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The Gargling Chickadees

The Gargling Chickadees

Chestnut-backed Chickadee, Vancouver, BC, 11/20/2010. Photo by Sean McCann (Creative Commons 2.0).

What do chickadees sound like?  Why, everybody knows they say “chick-a-dee-dee-dee,” of course.

These “chick-a-dee-dee-dees” are what many people (and many books) describe as the “calls” — not to be confused with the “songs,” which are usually understood to be the high clear whistled tunes sung by males in a territorial mood:

All chickadee species give “chick-a-dee” calls, but only three of them — Black-capped, Carolina, and Mountain  — have whistled songs.  Since these three species are the most widespread and familiar North American chickadees, many people tend to judge other chickadees by their standard.  “Lacks whistled song,” many field guides say of Mexican, Chestnut-backed, Boreal, and Gray-headed Chickadees.  “No song,” say others, or simply “song unknown.”

But the many researchers who have studied chickadee vocalizations for decades might disagree.  As far back as 1981, Millicent Ficken pointed out that an often-overlooked chickadee vocalization called the gargle may actually fulfill more of the traditional “song” functions than the whistled songs.

Unlike whistled songs, gargles can be heard from all North American chickadee species.  Like traditional songs, gargles are learned; Ficken notes that captive Black-capped Chickadee hatchlings do not develop proper gargles in the absence of an adult tutor.   Individual birds typically produce several different types of gargles, forming a repertoire.  In most or all species, the gargles are given primarily by males and  associated with dominance establishment and territorial defense.  They are extremely complex, being made up of many different note types, often with trills and repeated motifs.

For all these reasons, in the species that don’t also whistle, the gargles can be considered “the song”:

Although some field guides may frame them as the outliers, the chickadee species above are not the unusual ones when it comes to the traditional song/call distinction.  It’s the whistling chickadees that are unusual, because they have two different kinds of songs — not only whistles, but gargles as well:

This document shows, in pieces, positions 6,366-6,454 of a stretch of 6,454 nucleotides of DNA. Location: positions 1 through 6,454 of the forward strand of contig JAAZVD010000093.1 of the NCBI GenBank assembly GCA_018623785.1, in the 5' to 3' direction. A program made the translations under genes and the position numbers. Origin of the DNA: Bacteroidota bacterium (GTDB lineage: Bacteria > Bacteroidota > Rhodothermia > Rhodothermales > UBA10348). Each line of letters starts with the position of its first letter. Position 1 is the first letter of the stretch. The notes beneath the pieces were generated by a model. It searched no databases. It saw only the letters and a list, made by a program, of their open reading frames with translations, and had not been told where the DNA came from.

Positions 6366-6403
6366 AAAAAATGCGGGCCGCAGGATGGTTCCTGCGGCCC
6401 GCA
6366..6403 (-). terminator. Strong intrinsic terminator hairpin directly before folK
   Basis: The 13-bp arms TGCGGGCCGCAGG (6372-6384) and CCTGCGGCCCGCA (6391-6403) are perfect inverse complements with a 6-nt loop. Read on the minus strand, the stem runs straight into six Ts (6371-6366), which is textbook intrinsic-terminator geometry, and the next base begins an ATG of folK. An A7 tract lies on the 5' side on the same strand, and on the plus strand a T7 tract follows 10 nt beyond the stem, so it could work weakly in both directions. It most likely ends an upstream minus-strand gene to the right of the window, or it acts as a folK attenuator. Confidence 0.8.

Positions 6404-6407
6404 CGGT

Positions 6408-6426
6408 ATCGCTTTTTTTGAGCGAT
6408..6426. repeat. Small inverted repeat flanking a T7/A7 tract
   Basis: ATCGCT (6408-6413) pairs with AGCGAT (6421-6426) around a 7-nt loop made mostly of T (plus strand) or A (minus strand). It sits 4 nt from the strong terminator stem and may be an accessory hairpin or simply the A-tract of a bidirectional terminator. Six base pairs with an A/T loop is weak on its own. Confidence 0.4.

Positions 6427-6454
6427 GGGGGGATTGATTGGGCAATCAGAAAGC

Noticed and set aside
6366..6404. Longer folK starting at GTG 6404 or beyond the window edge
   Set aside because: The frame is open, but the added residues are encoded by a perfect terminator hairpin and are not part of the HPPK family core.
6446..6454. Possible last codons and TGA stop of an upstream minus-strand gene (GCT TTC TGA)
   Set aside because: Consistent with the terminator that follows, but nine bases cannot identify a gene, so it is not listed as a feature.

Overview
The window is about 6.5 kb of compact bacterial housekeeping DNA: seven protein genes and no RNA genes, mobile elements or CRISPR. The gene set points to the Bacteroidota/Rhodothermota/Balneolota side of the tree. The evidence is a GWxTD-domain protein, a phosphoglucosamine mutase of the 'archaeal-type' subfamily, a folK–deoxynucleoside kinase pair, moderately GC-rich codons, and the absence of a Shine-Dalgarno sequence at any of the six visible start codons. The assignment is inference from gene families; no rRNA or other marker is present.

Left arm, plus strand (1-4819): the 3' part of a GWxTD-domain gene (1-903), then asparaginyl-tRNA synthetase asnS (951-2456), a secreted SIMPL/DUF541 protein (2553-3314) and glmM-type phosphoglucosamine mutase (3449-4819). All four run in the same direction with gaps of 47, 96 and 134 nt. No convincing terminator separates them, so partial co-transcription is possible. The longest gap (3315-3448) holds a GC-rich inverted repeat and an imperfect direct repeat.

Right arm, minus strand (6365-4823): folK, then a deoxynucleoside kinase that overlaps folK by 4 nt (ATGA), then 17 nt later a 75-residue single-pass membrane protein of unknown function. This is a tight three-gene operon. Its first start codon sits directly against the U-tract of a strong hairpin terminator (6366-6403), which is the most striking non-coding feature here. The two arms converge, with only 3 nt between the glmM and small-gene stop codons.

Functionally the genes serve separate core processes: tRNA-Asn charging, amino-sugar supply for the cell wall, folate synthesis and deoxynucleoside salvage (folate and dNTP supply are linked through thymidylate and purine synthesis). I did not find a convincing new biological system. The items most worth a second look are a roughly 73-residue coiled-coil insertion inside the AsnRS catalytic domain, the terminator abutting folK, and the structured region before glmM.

The whistling chickadees are a perfect example of how the original “song/call” distinction fails to hold up in many species.  Not only can the whistle and the gargle both be called “songs,” but even the “chick-a-dee” calls could be considered songs by some criteria.  We should always be suspicious of the many generalizations about birds that we draw from the most common, widespread, and familiar species — remember, they may be the unusual ones.


Hearing Loss and Bird Sounds

Hearing Loss and Bird Sounds

Happy birthday Earbirding! Photo by Theresa Thompson (Creative Commons 2.0).

In honor of Earbirding’s first birthday (yes, we went live one year ago today), I’m posting on the topic of getting older — and losing your hearing as you age.

Age-related hearing loss, or presbycusis, happens to almost everyone to some degree, although it tends to be more severe among men, and susceptibility can run in families.  It runs in my family, for better or for worse — even though I’m not yet 35, when I go birding with my friend Walter, he can detect chickadees by ear at twice the distance at which I can hear them.  The other day, he and I watched a Blue-gray Gnatcatcher vocalizing at a distance of about 50 meters.  He could hear it distinctly; I watched the bird’s bill opening and closing in silence.